We acknowledge your September 16, 2013 response, where you state that you "will use the (b)(4) when birds are at 14-16  weeks old, 40 - 45  weeks old, or come back with a laying percentage of at least (b)(4)% after a molt," and that you will "make sure the birds have been tested under these conditions, if we are to purchase new chickens."  Your response is inadequate in that it does not address how you will ensure that the poultry house environment is tested during these timeframes, in light of the fact that you are unable to determine the age of your laying hens.  Furthermore, your response states that you will consider (b)(4)% production to be the end of the molt; however, you did not indicate how you will know when hens reach this stage of production. We will verify the implementation of your environmental testing procedures, sampling plan, and schedule for testing at the appropriate times during our next inspection.
 
2.  You failed to take steps to ensure that there is no introduction or transfer of SE into or among poultry houses, as required by 21 CFR 118.4(b). This includes taking appropriate steps to prevent animals that can be vectors of SE from causing the introduction or transfer of SE into or among poultry houses. During our inspection, we observed approximately three pigeons and eight dogs co-mingling with the laying hens, all which were freely roaming.  You had not taken steps to ensure that your hens would not mingle with these animals and then enter the poultry house, which could lead to the introduction of SE into the poultry house. You can find questions and answers related to the management of farms that provide laying hens with access to the outdoors at: http://www.fda.gov/food/guidanceregulation/guidancedocumentsregulatoryinformation/eggs/ucm360028.htm
 
In your September 16, 2013 response you stated that you will depopulate stray animals on the farm. We will verify your corrective actions at our next inspection.
 
3.  You failed to remove debris within a poultry house and vegetation and debris outside a poultry house that may provide harborage for pests, as required by 21 CFR 118.4(c)(3). Specifically, we observed debris leaning against the outside of Barn (b)(4) and inside Barn (b)(4). The debris included metal scraps, wood, concrete blocks, hollow plastic tubing, and old metal tanks.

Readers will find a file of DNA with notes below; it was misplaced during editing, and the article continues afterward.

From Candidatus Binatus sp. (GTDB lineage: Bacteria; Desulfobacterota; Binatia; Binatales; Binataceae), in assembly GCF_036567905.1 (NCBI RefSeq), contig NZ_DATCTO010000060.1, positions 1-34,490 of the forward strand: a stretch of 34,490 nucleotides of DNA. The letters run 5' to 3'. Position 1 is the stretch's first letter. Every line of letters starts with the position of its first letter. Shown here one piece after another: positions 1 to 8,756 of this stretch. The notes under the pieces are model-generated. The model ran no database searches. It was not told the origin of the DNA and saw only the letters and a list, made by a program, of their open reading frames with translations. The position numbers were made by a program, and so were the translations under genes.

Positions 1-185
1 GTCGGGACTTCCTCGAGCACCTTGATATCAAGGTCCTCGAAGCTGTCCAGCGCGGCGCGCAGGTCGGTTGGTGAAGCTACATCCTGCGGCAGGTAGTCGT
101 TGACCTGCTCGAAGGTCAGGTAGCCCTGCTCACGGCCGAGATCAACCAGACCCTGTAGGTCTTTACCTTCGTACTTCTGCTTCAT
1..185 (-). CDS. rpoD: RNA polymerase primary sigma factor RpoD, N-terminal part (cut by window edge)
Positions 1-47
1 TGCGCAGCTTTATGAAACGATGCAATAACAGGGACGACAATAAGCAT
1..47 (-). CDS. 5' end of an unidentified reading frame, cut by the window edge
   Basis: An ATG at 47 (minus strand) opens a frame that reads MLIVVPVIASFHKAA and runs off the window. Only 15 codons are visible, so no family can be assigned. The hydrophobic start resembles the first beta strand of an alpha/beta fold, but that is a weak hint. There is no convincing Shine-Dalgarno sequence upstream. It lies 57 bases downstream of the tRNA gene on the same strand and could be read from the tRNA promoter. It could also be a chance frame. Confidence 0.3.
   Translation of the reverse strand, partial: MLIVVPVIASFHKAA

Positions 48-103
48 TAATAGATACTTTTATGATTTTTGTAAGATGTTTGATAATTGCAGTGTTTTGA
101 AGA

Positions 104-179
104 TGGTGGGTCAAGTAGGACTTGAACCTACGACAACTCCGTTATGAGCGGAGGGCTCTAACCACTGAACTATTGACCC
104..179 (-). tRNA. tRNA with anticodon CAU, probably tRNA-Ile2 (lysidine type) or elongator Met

In your firm's  September 16, 2013 response, you state that the harborage outside of Barn (b)(4) and inside Barn (b)(4) would be removed; however, you did not indicate a timeframe for this action.  We will verify your corrective actions during our next inspection.  In addition, we note that your written SE Prevention Plan includes measures to rid your free range area of trash and tall grass.  We recommend revising your plan to include removal of all debris that may provide harborage for pests..
 
4.  You failed to monitor for flies by spot cards, Scudder grills, or sticky traps or another appropriate monitoring method, as required by 21 CFR 118.4(c)(2). Specifically, no fly monitoring is performed within the poultry houses and we observed fly activity in the houses during the inspection.  Furthermore, your written SE Prevention Plan fails to include fly monitoring measures for your poultry houses and fails to define what level of fly activity is unacceptable. Under 21 CFR 118.4(c)(2), your written SE Prevention Plan must include your fly monitoring procedures.
 
Your September 16, 2013 response includes measures for fly monitoring that appear to be adequate.  However, details of the procedures or a revised written SE Prevention Plan were not included in your response. We will verify your corrective actions and the necessary changes to your written SE Prevention Plan during the next inspection.
 
5.  You failed to use appropriate monitoring method for rodents, as required by 21 CFR 118.4(c)(1).  Specifically, your method of rodent monitoring (one tin cat per house) is insufficient to provide a true representation of the rodent population in that environment. In addition, your written SE Prevention Plan fails to address how frequently you will monitor, what your threshold for acceptable or unacceptable rodent activity is, and what your corrective actions will be if the threshold is exceeded.